The Court’s rulings since the publication of Courting Disaster strongly reinforce the conclusion that another justice or two like Scalia and Thomas would radically alter the principle of church-state separation. In Good News Club v. Milford Central School, a 6-3 Court majority held, on free speech grounds, that a public elementary school that permitted private groups like the Girl Scouts to use school facilities after school hours could not prohibit an adult-led proselytizing group from conducting religious activities and instruction aimed at elementary school children immediately after school on school premises. Because the case was decided on summary judgment, however, a number of justices suggested that facts relevant to showing an Establishment Clause violation (e.g., that young children in these circumstances would reasonably perceive the religious group as having been endorsed by the school) were not in the record, and that the case should be remanded for development of the factual record. Five of the justices in the majority (Rehnquist, Scalia, Thomas, Kennedy, and O’Connor) disagreed. In an opinion written by Justice Thomas, they took a step toward lowering the wall of separation between church and state by reaching out to decide, even in the absence of such a factual record, that there was no Establishment Clause violation. Justice Breyer, concurring in the Court’s “conclusion,” would have allowed both parties to develop a factual record. The dissenting justices believed the Court was wrong to decide the Establishment Clause question.
Although he joined in the majority opinion in Good News Club, Justice Scalia also wrote a separate concurrence reiterating extreme views about the Establishment Clause. He restated his previously expressed belief that the Establishment Clause cannot ever be violated by private speech in a limited public forum, so long as the boundaries of that forum are drawn neutrally and not to favor religious groups. If adopted by the majority, the per se rule that Scalia articulated, giving conclusive weight to neutrality, would open a broad gap in the church-state wall. This rule has never been adopted by a majority of the Court. Yet, Justices Thomas and Kennedy and Chief Justice Rehnquist seem to agree with it, given their position last term in Mitchell v. Helms.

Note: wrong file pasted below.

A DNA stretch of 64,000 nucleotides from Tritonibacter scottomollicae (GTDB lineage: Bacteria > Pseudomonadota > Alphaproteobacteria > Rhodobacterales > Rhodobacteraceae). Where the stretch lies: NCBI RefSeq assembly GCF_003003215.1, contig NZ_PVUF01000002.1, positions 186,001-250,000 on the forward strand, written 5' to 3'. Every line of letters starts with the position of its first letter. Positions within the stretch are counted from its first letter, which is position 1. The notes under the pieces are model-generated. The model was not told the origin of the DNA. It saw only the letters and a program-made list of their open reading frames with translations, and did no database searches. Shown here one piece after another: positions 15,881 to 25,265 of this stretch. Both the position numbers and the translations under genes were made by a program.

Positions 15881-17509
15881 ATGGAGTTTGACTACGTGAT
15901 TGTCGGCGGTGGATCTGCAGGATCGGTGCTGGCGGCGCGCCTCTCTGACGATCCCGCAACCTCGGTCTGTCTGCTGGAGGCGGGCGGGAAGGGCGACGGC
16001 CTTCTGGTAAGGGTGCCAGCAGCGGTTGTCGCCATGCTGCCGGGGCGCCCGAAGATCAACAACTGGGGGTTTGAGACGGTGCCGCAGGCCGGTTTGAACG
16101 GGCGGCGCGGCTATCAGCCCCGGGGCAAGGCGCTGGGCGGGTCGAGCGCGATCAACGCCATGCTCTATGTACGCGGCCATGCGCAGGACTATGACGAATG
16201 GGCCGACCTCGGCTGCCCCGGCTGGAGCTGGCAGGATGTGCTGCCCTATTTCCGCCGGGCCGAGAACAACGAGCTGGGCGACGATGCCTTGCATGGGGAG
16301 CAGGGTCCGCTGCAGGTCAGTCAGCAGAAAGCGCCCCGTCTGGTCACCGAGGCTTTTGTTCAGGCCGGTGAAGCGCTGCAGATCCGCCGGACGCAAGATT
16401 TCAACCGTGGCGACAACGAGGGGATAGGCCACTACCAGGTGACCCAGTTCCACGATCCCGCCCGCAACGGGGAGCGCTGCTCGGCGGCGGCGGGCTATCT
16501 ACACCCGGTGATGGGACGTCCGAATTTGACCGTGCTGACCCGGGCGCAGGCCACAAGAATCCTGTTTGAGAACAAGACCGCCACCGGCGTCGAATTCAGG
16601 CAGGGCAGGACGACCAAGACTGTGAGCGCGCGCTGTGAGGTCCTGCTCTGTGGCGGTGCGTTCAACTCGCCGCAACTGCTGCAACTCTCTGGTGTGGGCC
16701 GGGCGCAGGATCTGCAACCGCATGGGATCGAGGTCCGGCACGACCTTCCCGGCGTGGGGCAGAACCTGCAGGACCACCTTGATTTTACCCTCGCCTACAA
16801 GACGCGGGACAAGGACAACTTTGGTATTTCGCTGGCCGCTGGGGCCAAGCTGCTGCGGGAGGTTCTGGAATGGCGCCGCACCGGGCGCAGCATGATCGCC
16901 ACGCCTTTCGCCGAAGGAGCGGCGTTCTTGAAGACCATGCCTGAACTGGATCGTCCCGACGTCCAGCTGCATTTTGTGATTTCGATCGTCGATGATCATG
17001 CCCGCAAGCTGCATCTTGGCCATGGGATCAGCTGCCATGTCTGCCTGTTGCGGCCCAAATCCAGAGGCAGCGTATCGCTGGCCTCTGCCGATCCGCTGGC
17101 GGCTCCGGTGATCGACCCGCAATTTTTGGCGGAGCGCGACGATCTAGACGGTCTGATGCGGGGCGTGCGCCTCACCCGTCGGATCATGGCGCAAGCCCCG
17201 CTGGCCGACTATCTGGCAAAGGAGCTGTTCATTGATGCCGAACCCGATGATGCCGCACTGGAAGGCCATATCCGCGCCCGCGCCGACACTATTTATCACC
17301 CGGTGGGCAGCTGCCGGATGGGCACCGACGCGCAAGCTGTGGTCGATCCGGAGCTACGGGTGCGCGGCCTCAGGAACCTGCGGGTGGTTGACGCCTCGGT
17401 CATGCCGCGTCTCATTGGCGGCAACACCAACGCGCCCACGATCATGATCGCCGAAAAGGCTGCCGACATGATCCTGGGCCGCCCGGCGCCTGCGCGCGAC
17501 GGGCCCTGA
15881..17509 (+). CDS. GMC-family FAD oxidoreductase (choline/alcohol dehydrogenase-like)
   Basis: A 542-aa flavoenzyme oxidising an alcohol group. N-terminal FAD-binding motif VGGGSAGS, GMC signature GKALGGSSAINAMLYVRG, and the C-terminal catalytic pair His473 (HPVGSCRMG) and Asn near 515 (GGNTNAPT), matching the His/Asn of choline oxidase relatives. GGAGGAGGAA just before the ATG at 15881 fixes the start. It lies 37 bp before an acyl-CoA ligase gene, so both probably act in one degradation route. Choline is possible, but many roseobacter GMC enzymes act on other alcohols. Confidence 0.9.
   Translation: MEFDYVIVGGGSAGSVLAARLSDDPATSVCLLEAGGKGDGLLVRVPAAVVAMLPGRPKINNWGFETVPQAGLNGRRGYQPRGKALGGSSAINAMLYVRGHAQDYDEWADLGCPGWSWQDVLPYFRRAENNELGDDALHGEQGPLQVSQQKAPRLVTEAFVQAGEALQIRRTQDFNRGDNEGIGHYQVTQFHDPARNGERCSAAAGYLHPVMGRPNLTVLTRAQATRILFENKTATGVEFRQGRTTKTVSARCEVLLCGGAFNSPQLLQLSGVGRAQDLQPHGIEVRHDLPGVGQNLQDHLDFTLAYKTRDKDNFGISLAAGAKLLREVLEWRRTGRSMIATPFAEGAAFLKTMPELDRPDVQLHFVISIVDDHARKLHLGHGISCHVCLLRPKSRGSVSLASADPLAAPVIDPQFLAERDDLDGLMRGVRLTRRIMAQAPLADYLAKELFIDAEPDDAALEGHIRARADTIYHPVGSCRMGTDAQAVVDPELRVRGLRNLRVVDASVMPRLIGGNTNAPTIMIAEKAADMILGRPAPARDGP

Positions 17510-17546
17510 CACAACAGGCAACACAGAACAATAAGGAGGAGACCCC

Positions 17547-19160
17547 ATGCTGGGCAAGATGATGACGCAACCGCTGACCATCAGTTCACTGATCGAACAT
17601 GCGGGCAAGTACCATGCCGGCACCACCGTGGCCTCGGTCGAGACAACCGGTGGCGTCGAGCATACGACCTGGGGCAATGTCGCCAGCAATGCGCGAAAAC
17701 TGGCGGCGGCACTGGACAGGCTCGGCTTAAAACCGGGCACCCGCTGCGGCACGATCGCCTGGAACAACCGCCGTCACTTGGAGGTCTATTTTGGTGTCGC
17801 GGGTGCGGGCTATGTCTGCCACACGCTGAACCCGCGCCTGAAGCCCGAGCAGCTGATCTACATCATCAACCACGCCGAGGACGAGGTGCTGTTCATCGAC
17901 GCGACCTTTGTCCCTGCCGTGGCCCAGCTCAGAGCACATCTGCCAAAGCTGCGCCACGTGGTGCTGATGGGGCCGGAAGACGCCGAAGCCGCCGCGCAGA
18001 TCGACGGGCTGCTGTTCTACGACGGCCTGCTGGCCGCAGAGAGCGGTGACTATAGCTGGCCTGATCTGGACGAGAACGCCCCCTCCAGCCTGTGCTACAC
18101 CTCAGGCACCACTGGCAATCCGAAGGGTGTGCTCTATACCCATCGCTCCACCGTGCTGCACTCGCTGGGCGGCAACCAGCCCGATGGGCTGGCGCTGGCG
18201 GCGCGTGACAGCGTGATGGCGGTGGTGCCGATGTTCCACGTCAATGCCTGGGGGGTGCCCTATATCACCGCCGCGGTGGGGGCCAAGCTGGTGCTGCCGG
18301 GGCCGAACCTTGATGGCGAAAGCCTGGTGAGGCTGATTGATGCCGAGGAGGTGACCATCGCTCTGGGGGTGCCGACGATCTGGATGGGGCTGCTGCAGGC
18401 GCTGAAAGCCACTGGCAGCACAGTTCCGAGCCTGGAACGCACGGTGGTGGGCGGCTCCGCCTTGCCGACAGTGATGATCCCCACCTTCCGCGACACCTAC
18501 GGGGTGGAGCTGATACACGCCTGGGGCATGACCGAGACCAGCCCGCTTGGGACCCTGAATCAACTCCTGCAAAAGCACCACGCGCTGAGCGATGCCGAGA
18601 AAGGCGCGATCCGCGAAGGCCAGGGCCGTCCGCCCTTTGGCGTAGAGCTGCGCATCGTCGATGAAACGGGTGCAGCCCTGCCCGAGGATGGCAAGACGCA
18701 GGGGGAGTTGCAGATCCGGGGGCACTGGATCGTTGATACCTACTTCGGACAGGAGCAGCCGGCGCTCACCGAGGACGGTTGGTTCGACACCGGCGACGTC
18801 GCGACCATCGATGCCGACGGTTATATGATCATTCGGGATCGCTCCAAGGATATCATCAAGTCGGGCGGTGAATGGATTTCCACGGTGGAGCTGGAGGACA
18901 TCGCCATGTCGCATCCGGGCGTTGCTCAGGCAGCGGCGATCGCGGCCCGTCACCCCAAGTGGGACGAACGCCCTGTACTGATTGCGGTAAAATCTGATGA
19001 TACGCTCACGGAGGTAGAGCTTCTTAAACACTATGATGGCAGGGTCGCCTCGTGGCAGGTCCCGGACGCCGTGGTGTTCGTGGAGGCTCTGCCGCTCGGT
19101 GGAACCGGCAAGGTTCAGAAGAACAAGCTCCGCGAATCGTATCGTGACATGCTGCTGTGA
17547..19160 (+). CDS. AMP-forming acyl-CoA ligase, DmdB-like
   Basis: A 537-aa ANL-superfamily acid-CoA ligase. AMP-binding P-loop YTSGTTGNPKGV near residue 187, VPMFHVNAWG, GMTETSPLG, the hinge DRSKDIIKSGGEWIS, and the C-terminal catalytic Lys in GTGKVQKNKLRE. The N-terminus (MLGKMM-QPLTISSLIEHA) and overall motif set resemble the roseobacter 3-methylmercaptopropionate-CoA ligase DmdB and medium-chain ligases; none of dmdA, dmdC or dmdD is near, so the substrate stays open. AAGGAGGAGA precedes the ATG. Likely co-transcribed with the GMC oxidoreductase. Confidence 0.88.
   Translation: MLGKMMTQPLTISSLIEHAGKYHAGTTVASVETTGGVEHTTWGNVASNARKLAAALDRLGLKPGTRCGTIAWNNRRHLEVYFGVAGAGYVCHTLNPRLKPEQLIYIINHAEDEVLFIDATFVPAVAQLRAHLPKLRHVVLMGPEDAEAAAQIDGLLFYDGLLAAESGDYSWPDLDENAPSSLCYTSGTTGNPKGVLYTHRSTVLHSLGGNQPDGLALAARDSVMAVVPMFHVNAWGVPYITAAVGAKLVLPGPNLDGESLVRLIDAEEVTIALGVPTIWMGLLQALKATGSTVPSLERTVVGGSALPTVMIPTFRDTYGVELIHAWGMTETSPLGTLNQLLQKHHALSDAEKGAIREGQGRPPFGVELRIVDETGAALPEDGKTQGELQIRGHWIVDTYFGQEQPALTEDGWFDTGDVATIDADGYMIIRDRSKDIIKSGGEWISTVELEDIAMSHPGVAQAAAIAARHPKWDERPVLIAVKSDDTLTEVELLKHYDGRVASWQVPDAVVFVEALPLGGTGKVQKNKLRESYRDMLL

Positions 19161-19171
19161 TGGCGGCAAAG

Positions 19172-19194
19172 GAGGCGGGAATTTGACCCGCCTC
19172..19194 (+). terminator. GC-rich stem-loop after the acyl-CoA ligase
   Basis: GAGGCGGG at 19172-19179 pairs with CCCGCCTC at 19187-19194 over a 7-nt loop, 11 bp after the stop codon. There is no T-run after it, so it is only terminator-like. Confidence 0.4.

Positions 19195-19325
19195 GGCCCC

In Mitchell v. Helms, a 6-3 majority ruled that government may provide computers, library books, and similar materials to religious schools under the federal Chapter II program. The ruling departed from past precedent by requiring significant evidence that such aid is used for religious purposes in order to be considered unconstitutional. Justices Thomas, Scalia, Rehnquist, and Kennedy, however, would go much further. They claimed that virtually any aid to religious schools is permissible, even if pervasively sectarian schools use it for religious purposes, as long as the material provided is not religious in nature and is provided equally to non-religious schools. Justice O’Connor labeled this a “rule of unprecedented breadth” and five justices rejected it. As a result, contrary to the views of some right-wing advocates, it is likely that the current Court majority remains undecided on the question of school vouchers, which the Court has recently been asked to take up in the Cleveland case. A decision as to whether the Court will hear that case is likely to be issued in October. With the addition of one new justice in the Scalia-Thomas mold, however, it is clear that the Court would approve vouchers as well as even more extensive aid to religious schools.